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Last Updated: Saturday, 8 March 2008, 20:18 GMT
Serbia ruling coalition collapses
Serbian PM Vojislav Kostunica (08/03.07)
Mr Kostunica is at odds with President Tadic
Serbia's Prime Minister Vojislav Kostunica has said his coalition has collapsed and is calling for elections.

The move follows his failure to get his cabinet to reject closer ties with the European Union in the wake of Kosovo's declaration of independence.

Mr Kostunica, a nationalist, has described the decision by EU states to recognise Kosovo as illegal.

Serbian President Boris Tadic has said he will call elections, but did not set a date for the poll.

"I respect the prime minister's decision that he is no longer able to lead the government of Serbia and when I get the government's decision, I will call an election," he said in a statement.

"Elections are the democratic way to overcome political crises and the people are the only ones who have right to decide which is the way forward for Serbia."

Secret plan

Mr Tadic says Belgrade will only be able to defend its right to Kosovo if it joins the EU.
The government of Serbia has no united policy any more on an important issue related to the future of the country - Kosovo as a part of Serbia
Vojislav Kostunica
Serbian Prime Minister

Kosovo declared its independence from Serbia on 17 February.

The United States and major EU countries have recognised it as independent.

Serbia, backed by its ally, Russia, says it will never accept an independent Kosovo.

The government in Belgrade has allegedly agreed a secret plan against Kosovo and countries that recognise it.

It is unclear what it contains.

May polls?

Mr Kostunica's Democratic Party of Serbia (DSS) split with its coalition partner, the Democratic Party (DS) of Mr Tadic, over policy towards the EU in the wake of Kosovo's independence declaration.

The outgoing prime minister has maintained that ties can improve only if the EU rejects Kosovo's declaration of independence.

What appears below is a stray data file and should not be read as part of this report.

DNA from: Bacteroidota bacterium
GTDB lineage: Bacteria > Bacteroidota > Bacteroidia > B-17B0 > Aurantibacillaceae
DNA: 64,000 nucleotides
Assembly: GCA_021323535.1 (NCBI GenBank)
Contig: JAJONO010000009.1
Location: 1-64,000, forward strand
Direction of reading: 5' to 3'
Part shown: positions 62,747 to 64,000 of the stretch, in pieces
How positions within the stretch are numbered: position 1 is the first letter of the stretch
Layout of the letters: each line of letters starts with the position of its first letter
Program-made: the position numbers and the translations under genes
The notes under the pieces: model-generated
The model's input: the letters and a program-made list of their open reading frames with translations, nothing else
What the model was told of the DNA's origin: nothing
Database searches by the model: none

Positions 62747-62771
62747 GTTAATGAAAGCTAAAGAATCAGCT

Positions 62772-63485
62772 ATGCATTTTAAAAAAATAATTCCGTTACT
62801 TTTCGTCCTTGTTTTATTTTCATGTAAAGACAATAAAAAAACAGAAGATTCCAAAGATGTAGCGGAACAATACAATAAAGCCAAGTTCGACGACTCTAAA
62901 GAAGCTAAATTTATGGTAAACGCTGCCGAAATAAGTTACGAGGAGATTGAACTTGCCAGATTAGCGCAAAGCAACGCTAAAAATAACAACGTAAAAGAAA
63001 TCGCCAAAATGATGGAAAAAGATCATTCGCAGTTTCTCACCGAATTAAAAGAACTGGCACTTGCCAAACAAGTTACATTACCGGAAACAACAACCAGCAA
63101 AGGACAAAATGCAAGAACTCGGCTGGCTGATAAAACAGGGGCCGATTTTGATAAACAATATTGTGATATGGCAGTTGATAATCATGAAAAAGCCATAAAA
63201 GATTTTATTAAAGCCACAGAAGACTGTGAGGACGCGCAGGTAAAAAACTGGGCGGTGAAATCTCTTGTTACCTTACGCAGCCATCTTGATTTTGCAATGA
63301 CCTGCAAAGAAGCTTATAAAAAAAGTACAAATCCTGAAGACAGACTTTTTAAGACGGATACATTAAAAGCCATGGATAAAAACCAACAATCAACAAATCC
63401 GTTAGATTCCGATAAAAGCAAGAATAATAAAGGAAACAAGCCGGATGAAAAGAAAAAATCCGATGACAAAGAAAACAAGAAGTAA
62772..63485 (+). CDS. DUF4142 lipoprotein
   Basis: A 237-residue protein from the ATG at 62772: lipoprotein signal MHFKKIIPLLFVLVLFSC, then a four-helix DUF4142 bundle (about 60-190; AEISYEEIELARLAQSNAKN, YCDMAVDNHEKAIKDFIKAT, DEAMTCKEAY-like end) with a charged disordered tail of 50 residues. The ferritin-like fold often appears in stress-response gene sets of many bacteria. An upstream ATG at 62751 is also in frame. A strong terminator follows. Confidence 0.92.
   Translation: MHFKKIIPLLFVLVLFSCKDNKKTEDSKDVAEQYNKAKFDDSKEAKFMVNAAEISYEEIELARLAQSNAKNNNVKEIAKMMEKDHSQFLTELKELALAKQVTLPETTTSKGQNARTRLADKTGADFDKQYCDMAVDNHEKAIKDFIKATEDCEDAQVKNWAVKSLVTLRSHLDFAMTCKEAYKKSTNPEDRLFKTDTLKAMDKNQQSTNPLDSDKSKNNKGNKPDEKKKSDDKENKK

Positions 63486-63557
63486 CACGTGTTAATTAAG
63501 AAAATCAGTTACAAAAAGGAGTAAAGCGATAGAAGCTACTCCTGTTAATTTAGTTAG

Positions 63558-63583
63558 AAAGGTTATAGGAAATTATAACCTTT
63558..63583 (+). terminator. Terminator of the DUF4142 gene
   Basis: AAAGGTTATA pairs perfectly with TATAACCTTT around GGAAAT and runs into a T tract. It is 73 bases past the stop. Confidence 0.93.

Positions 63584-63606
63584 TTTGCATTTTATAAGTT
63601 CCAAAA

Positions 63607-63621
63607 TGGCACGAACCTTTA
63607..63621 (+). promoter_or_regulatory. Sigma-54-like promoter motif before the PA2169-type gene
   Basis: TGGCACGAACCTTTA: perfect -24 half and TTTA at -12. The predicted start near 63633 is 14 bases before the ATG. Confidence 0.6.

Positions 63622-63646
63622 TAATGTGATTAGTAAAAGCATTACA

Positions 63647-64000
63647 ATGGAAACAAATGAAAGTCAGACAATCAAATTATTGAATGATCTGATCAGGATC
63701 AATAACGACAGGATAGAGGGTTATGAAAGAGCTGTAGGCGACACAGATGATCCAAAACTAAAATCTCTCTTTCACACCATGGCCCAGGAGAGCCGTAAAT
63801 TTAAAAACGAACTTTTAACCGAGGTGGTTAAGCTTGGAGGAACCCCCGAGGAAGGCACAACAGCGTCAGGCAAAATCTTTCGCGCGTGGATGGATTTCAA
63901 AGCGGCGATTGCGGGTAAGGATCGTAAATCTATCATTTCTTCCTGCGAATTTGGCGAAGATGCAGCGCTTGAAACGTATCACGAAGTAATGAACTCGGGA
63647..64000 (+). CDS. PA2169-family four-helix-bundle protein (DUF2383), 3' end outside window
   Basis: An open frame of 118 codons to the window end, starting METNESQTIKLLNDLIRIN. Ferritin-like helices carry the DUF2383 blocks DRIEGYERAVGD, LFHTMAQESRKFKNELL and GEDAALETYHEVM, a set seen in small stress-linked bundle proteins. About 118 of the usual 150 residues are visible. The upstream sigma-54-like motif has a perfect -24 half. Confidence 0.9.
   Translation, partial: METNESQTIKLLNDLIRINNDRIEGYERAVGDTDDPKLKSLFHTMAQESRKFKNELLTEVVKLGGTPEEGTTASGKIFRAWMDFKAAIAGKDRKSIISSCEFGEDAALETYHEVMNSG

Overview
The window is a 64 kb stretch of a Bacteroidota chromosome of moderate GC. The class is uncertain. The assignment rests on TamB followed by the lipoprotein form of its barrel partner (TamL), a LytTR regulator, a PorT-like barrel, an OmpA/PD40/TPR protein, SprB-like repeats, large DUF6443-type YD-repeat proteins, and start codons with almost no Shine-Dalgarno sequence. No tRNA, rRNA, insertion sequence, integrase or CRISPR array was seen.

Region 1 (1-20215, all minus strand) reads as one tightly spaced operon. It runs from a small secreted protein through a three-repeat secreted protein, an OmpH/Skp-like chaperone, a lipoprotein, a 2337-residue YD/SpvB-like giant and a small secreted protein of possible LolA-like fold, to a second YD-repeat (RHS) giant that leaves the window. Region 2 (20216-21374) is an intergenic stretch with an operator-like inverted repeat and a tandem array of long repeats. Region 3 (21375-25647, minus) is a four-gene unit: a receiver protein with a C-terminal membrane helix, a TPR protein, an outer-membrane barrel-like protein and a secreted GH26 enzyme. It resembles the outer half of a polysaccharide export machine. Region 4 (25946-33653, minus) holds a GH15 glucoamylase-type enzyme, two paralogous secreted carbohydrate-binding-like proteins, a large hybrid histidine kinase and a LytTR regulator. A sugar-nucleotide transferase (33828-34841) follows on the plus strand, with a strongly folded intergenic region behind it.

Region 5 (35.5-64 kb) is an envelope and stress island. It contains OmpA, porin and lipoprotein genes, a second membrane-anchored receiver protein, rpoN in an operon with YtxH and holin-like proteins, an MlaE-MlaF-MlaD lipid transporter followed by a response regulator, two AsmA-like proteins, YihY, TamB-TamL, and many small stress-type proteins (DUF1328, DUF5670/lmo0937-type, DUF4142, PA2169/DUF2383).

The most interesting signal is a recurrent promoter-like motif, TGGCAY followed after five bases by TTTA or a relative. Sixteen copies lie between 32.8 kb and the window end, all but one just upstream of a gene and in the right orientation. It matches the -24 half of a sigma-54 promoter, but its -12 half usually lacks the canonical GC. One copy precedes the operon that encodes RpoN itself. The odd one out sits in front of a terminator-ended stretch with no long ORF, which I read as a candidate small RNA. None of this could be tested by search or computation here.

Belgrade has reacted angrily to an EU mission to ease Kosovo's transition.

The DSS is backing a draft resolution from the opposition nationalist Radical Party, condemning the EU's 1,800-strong mission to Kosovo as illegal and calling on countries to overturn their decision to recognise it.

But a number of pro-Western ministers have failed to support Mr Kostunica's approach.

"The government of Serbia has no united policy any more on an important issue related to the future of the country - Kosovo as a part of Serbia," Mr Kostunica told reporters as he announced his move in Belgrade.

"Such a government could not function any more," he said.

Mr Kostunica said "we should return the mandate to the people" - and added that he had scheduled a cabinet meeting on 10 March to propose calling for early elections to be held on 11 May - the date for Serbia's local elections.

No party has a majority in the Serbian parliament.

The political establishment in Serbia has been deeply divided over the way forward and a general election would be the first opportunity for the people of Serbia to express their views, says the BBC's Nick Hawton in Belgrade.

Kosovo's declaration of independence came nearly a decade after Nato forces expelled Serbian forces from the mainly ethnic-Albanian territory.

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